Dreaming about becoming a real estate agent? A career in residential real estate is compelling and exciting. It’s one of the few careers you can transition into at any stage of life — whether you’re a recent high school graduate, a stay-at-home-parent looking to join or return to the workforce, or someone looking to move from a traditional 8-to-5 job to something with more flexibility. It’s also one of the few careers with unlimited financial potential.
You might wonder if you can make a success job as a part-time agent. The simple answer is, of course. But take a step back and look at a few things before jumping in. Then, if you determine real estate is a good fit for you, decide between full and part-time.
Is your personality right for real estate?
Before spending money on pre-licensing classes and exams, take a hard and honest look at your strengths and skill sets. Consider what agents must do in their day. Agents must call on prospective buyers and sellers, create marketing and advertising strategies and material, negotiate the fine points of contracts, and stay on top of multiple deadlines.
Extroverted versus Introverted
Are you someone who likes talking to people? Do interactions with people excite you or drain you? If you were standing in a grocery store and overheard someone talking about wanting to sell their house, would you jump into the conversation and hand them a business card? Being introverted doesn’t mean you can’t be a real estate agent. But if you have anxiety about talking to people, it could inhibit your success.
Self-Directed versus Preferring Direction
In real estate, you’re your own boss. That means your success falls squarely on your efforts. If you’re someone who can set and honour your own goals, can block and use your time for real estate activities without someone giving you direction on what to do next, real estate might be a good choice.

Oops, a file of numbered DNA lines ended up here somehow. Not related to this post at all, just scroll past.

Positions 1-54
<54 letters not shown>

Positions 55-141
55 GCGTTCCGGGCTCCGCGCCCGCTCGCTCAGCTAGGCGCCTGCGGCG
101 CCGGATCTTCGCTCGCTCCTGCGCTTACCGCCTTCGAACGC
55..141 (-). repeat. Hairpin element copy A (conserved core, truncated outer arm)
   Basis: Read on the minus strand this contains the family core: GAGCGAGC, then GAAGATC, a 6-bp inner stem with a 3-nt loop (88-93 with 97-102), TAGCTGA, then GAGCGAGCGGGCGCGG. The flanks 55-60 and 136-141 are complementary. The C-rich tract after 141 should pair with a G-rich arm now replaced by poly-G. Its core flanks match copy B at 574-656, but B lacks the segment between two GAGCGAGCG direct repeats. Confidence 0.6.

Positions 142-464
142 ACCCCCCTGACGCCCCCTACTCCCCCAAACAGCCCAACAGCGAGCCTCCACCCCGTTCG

Generalist versus Specialist
When you’re a real estate agent, you do everything from marketing to sales to accounting. Do you get excited about knowing a little about many things, or do you lean toward becoming an expert in a few subject areas? Many people think an agent is just an expert on houses, but in fact, understanding houses and the housing market is just a small slice of what it takes to be a competent agent. This is a bit of a trick question because to be an agent, you need the skills of both a generalist and a specialist.
Do you have seed money?
To obtain your licence, you must first take and pass the courses to pass the exam. You can enroll in courses online or in-person but in either case, expect to pay between $150-$600 for the course. Exam requirements and costs vary by location. Many new agents don’t anticipate the expense of the actual start-up costs.
Beginning a career in real estate is much like starting any small business. It’s not for someone who doesn’t have the cash to get started. A typical agent spends around $5,000 in the first-year for signs, MLS and lockbox dues, advertising, marketing, supplies, and more.
It can take a few months or more to close your first deal. So, you might have to live on your savings or income from another job during that time when you have few commissions combined with heavy expenditures. These early months are a test for those entering the profession as part-timers because you can’t dedicate full-time focus on securing those first clients.
If you’re going into real estate with the intention of being part-time only, develop a budget and business plan. The Small Business Association has an excellent financial planning guide to help you estimate and plan the right budget. A mobile app such as QuickBooks Self-Employed makes it easy to manage your business and personal finances, and file quarterly and end-of-year taxes, whether you work as a part-time or full-time agent.
What is your availability?
If you’re considering starting your real estate career as a part-time agent, perhaps because you still have a day job you can’t or aren’t sure you want to leave that job yet, consider whether you have enough time to study and the flexibility in your work schedule to sit for the exam in the middle of the day. Also think about how willing you are to work evenings and weekends, sometimes at the last minute.
As an agent, you find yourself discussing multiple offers, negotiating details of contracts, and marking up documents in the evening. If you’re a parent, having support for childcare during the odd (or even last-minute) times you work is important.
Much like developing a financial budget, as an agent, you must budget your time. You need to make cold calls, follow up on leads, develop marketing and advertising materials, schedule photographers and other contractors, hold open houses, and more. How many hours a day can you devote to real estate? Which hours can you block for each activity?
What’s your risk comfort level?
As with any career, there are certain risks that come with being an agent.